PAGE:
51 For more information see: Part 10: Indicators.

52 For more information see: Figure 29. Estimated annual pesticide usage for all crops in Great Britain/UK Source: Fera Pesticide Usage Survey

53 For more information see: Figure 30. UK cropped areas Sources: Defra June Agricultural Survey; Welsh Government; Department for Agriculture and Rural Development, Northern Ireland

54 For more information see: Figure 31. UK pesticide average inputs per crop (including soil sterilants) Source: Fera Pesticide Usage Survey

55 For more information see: Figure 32. UK pesticide average inputs for wheat Source: Fera Pesticide Usage Survey

56 For more information see: Figure 33. UK herbicide use on wheat Source: Fera Pesticide Usage Survey

57 For more information see: Figure 34. UK fungicide use on wheat Source: Fera Pesticide Usage Survey

58 For more information see: Figure 35. UK insecticide use on wheat Source: Fera Pesticide Usage Survey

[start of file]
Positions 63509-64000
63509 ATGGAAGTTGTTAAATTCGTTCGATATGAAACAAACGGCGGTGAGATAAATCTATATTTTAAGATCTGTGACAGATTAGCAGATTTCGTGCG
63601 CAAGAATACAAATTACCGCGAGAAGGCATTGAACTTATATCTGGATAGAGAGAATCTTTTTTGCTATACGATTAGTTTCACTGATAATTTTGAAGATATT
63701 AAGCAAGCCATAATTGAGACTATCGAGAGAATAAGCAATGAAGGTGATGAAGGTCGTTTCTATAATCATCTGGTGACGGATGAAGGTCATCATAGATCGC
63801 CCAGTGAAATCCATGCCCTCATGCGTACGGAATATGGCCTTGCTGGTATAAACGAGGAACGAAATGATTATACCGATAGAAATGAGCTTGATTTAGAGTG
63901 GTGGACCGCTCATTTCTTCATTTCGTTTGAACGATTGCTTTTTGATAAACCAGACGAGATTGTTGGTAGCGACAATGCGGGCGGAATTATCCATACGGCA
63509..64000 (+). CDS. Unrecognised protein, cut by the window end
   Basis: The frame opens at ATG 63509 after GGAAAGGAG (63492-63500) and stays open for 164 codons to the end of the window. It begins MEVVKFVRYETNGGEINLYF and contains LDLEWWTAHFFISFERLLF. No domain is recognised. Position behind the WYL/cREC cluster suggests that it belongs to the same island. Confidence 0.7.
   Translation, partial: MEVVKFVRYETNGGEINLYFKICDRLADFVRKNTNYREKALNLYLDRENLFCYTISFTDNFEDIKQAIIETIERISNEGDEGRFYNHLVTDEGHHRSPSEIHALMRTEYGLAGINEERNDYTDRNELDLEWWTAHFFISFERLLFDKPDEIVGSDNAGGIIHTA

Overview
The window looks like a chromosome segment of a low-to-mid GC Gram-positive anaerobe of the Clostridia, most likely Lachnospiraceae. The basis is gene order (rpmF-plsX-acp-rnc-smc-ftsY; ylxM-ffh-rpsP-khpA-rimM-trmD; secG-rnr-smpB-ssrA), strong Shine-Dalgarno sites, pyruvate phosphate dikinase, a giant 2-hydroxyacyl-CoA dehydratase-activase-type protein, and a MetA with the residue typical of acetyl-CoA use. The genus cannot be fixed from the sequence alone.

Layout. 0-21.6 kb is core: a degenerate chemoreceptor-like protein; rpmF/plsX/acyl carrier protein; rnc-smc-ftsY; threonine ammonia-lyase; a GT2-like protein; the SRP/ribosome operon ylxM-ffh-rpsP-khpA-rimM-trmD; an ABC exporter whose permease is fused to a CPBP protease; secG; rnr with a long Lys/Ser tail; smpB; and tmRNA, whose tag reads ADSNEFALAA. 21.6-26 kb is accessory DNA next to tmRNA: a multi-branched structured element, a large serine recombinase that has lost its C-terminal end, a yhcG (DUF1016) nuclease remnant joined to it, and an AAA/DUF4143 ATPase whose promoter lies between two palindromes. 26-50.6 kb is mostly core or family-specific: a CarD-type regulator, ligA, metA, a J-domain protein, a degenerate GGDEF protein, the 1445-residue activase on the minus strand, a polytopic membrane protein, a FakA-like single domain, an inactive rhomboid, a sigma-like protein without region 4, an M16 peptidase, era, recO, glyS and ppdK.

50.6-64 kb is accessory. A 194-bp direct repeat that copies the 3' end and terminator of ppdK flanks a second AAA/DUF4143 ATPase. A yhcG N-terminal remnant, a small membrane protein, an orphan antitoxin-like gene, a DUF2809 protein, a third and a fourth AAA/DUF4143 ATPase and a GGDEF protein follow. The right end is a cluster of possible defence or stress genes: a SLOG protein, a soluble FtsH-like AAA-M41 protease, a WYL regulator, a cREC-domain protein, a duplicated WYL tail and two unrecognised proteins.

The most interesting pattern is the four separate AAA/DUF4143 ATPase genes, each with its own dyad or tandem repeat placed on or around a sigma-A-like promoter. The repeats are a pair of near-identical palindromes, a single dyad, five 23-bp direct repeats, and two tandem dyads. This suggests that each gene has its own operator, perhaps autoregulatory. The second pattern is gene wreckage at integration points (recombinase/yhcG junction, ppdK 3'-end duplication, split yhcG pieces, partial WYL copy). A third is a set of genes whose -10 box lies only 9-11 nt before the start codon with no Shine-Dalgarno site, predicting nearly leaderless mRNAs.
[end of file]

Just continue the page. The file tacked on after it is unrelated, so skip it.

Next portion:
59 For more information see: Figure 36. UK molluscicide use on wheat Source: Fera Pesticide Usage Survey

60 For more information see: Summary and future plans.

61 For more information see: Summary - usage Use of pesticides not adversely impacting UK health or environment – statutory and voluntary controls effective, but – scope to reduce risks further (e.g. water pollution) Pesticide usage affected by season, product availability, resistance, commodity prices – wet weather conditions increased usage in 2012 – application technology continues to improve precision of application Training of pesticide users increasing – NRoSO, BASIS, Amenity Assured – improvements in Amenity and for garden centre staff